Sometimes you want to dump the data from all the tables in a database into files. There is really no fast and easy way to do this. Fortunately it is very easy to roll your own solution. Let’s look at what we need to do

1) we need to grab all the tables in the database

2) we need to make sure that the table names are valid

3) we need to specify the output directory

4) we need to make sure that the file names are valid

5) we need to specify how we are connecting to SQL Server

We need to grab all the tables in the database

The query to grab all the names is

sql SELECT name FROM sys.tables


However if you use schemas then that won't work, you need to do the following

sql
SELECT SCHEMA_NAME(SCHEMA_ID),name 
FROM sys.tables

The reason for this is that you can have the same table name in different schemas, you would only get the one in the default schema

We need to make sure that the table names are valid

Sometimes you have table names that have spaces in them or start perhaps with a number. If you have tables like that, you have to put brackets around it. One way to put brackets around tables names is to just do something like this '[' + name + ']' another way is to use the QUOTENAME function

sql SELECT QUOTENAME(SCHEMA_NAME(SCHEMA_ID))+ ‘.’ + QUOTENAME(name) FROM sys.tables


**We need to specify the output directory**
  
You need to tell bcp where to dump the files

**We need to make sure that the file names are valid**
  
Windows does not allow for certain characters in file names

< (less than) > (greater than)
  
: (colon)
  
” (double quote)
  
/ (forward slash)
   
(backslash)
  
| (vertical bar or pipe)
  
? (question mark)
  
* (asterisk)
  
If you have to give the files to be imported on a Linux/unix systems then you want to eliminate spaces as well
  
In that case you end up with something like this

sql
SELECT    REPLACE(SCHEMA_NAME(schema_id),' ','') + '_' 
+  REPLACE(name,' ','') 
+  QUOTENAME(name) FROM sys.tables

We need to specify how we are connecting to SQL Server

You can use password and username to connect to SQL Server or you can use a trusted connections

Putting it all together

Here is the complete query

sql SELECT ‘EXEC xp_cmdshell “bcp ‘ –bcp + QUOTENAME(DB_NAME())+ ‘.’ –database name + QUOTENAME(SCHEMA_NAME(SCHEMA_ID))+ ‘.’ – schema + QUOTENAME(name) – table + ‘ out c:temp’ – output directory + REPLACE(SCHEMA_NAME(schemaid),’ ‘,“) + ‘’ + REPLACE(name,’ ‘,“) – file name + ‘.txt -T -c”’ – extension, security FROM sys.tables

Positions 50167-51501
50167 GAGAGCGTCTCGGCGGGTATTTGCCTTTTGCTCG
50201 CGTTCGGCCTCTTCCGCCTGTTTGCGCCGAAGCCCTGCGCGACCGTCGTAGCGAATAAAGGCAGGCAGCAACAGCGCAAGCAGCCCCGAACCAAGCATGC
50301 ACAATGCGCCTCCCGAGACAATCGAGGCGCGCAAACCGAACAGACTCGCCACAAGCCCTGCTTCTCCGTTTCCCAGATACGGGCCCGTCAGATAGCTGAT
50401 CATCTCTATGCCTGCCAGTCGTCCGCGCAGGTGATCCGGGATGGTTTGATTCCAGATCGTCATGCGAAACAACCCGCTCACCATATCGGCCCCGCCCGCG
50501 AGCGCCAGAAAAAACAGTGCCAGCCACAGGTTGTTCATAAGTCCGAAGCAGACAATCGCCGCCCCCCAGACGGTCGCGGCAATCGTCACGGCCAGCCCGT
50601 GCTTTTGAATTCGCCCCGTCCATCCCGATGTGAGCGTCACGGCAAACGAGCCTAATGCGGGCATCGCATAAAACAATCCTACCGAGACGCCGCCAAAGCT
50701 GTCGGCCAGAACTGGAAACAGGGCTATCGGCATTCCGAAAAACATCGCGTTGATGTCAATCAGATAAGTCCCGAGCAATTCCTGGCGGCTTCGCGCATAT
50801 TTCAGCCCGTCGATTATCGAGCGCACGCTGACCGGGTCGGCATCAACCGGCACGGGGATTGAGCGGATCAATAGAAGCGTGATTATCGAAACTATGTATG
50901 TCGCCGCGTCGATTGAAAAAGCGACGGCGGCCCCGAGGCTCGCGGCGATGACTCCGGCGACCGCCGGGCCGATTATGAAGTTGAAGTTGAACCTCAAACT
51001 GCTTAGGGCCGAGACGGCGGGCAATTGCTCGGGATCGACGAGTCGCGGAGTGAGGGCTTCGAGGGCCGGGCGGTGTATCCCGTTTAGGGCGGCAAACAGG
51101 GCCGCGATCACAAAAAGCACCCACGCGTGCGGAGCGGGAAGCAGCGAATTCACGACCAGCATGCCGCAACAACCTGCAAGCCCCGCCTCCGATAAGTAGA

Running that query will give you something like the following

sql
EXEC xp_cmdshell 'bcp [AdventureWorks2012].[Production].[ScrapReason] out c:tempProduction_ScrapReason.txt -T -c'

EXEC xp_cmdshell 'bcp [AdventureWorks2012].[HumanResources].[Shift] out c:tempHumanResources_Shift.txt -T -c'

EXEC xp_cmdshell 'bcp [AdventureWorks2012].[Production].[ProductCategory] out c:tempProduction_ProductCategory.txt -T -c'

EXEC xp_cmdshell 'bcp [AdventureWorks2012].[Purchasing].[ShipMethod] out c:tempPurchasing_ShipMethod.txt -T -c'

EXEC xp_cmdshell 'bcp [AdventureWorks2012].[Production].[ProductCostHistory] out c:tempProduction_ProductCostHistory.txt -T -c'

You can now take that and run it. When you run it, you will see the following output

NULL

Starting copy…

NULL

32 rows copied.

Network packet size (bytes): 4096

Clock Time (ms.) Total : 1 Average : (32000.00 rows per sec.)

NULL

Sometines you don’t want to see that output,In that case we need to suppress xp_cmdshell output, you do this by adding ,no_output at the end

sql SELECT ‘EXEC xp_cmdshell “bcp ‘ –bcp + QUOTENAME(DB_NAME())+ ‘.’ –database name + QUOTENAME(SCHEMA_NAME(SCHEMA_ID))+ ‘.’ – schema + QUOTENAME(name) – table + ‘ out c:temp’ – output directory + REPLACE(SCHEMA_NAME(schemaid),’ ‘,“) + ‘’ + REPLACE(name,’ ‘,“) – file name + ‘.txt -T -c”,no_output’ – extension, security, no output FROM sys.tables


Now you get something like the following

sql
EXEC xp_cmdshell 'bcp [AdventureWorks2012].[Production].[ScrapReason] out c:tempProduction_ScrapReason.txt -T -c',no_output

EXEC xp_cmdshell 'bcp [AdventureWorks2012].[HumanResources].[Shift] out c:tempHumanResources_Shift.txt -T -c',no_output

EXEC xp_cmdshell 'bcp [AdventureWorks2012].[Production].[ProductCategory] out c:tempProduction_ProductCategory.txt -T -c',no_output

EXEC xp_cmdshell 'bcp [AdventureWorks2012].[Purchasing].[ShipMethod] out c:tempPurchasing_ShipMethod.txt -T -c',no_output

There you have it, a quick and dirty version to dump all the tables into files.

You can of course enhance this by creating a proc where you can specify only a certain schema, delimiters, how to connect etc etc

If you don’t want to use xp_cmdshell, you can also dump the results without the xp_cmdshell part into a BAT file and call it from DOS or PowerShell

That query would look like this

sql SELECT ‘bcp ’ –bcp + QUOTENAME(DB_NAME())+ ‘.’ –database name + QUOTENAME(SCHEMA_NAME(SCHEMA_ID))+ ‘.’ – schema + QUOTENAME(name) – table + ‘ out c:temp’ – output directory + REPLACE(SCHEMA_NAME(schemaid),’ ‘,“) + ‘’ + REPLACE(name,’ ‘,“) – file name + ‘.txt -T -c’ – extension, security, FROM sys.tables ```